Tuesday, January 04, 2011

Best 2010 Writing Linked To

Following on the heels of my 2010 Blog Posts - In Review posted earlier this week, I wanted to look at some of the best stuff linked to (or books reviewed) from the past 12 months.

Two pieces from Esquire stood out for their... remarkableness of writing (meaning: well written and poignant stuff about interesting topics).

- First was "Roger Ebert: The Essential Man" by my writing man-crush buddy (we've traded e-mails a few times, so you know... we're tight), Chris Jones. Commentary written on and the piece linked to here.

- Six months later was "Eleven Lives" from Tom Junod (and posted about here) on the men who died in the drill rig explosion that preceded the Gulf Oil Spill.


Favorite books from the year were both non-fiction and from authors I've read before.

- In July I reviewed probably the more lyrical of the two... "The Tender Bar" written by J.R. Moehringer. It's a memoir of a guy who became a writer and I learned of it from the Andre Agassi autobiography "Open" penned with Moehringer (which was also excellent and I reviewed here).

- In September I saw a Sports Illustrated piece that could well be described as a sort of writing catnip for me. A book excerpt (which I'm often drawn to as the magazines I read tend to only excerpt solid books) written by Susan Casey (who wrote "The Devil's Teeth" that I reviewed here way back when) about big wave surfing...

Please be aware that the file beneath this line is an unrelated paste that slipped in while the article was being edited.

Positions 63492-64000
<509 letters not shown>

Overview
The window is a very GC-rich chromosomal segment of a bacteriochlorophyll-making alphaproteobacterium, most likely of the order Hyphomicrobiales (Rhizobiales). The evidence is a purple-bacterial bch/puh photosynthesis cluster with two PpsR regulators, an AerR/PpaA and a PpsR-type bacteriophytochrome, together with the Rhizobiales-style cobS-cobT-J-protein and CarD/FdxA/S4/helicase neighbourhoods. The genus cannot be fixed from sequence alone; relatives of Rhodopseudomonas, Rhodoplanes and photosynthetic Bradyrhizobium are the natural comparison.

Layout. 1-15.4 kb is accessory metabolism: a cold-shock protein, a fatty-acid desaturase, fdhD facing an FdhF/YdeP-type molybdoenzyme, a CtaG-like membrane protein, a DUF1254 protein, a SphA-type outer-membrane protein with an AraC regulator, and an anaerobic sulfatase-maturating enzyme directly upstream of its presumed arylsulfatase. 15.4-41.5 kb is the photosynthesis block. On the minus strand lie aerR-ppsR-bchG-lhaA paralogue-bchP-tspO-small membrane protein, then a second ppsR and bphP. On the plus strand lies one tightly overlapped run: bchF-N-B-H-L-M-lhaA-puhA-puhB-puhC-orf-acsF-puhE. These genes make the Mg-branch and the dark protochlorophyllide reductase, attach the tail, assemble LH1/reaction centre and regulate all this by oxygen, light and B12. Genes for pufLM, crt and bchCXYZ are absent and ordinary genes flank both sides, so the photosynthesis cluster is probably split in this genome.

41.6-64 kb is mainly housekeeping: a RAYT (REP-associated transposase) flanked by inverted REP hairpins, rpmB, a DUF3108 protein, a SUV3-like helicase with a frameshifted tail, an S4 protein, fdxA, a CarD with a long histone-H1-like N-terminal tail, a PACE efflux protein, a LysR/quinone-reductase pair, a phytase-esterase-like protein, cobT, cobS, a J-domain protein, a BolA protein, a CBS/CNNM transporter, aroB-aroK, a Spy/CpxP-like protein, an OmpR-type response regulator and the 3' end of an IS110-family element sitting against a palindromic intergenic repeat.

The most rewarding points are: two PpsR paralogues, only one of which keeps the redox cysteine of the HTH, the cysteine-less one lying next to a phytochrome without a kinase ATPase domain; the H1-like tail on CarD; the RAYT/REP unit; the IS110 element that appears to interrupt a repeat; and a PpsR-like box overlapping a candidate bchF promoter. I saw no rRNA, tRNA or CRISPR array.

Upon reading the book itself, I found "The Wave: In Pursuit of the Rogues, Freaks and Giants of the Ocean" was fascinating and about more than just surfing (and reviewed it here).


Back to short (well, shorter than books) writing... two final pieces that qualified as favorites over the past year.

- From a November Sports Illustrated, Chris Ballard wrote "The Courage of Jill Costello" about the crew athlete from UC Berkeley. Very powerful story that I posted on here.

- Final piece of writing to note here was "How do they get to be that way?" by Roger Ebert on his Chicago Sun-Times blog. About racism (and no less lyrical than Moehringer's memoir), a good way to sum up the piece is to simply quote from Ebert (which I did in the related blog post as well)...

"I believe at some point in the development of healthy people there must come a time when we instinctively try to understand how others feel. We may not succeed. There are many people in this world today who remain enigmas to me, and some who are offensive. But that is not because of their race. It is usually because of their beliefs."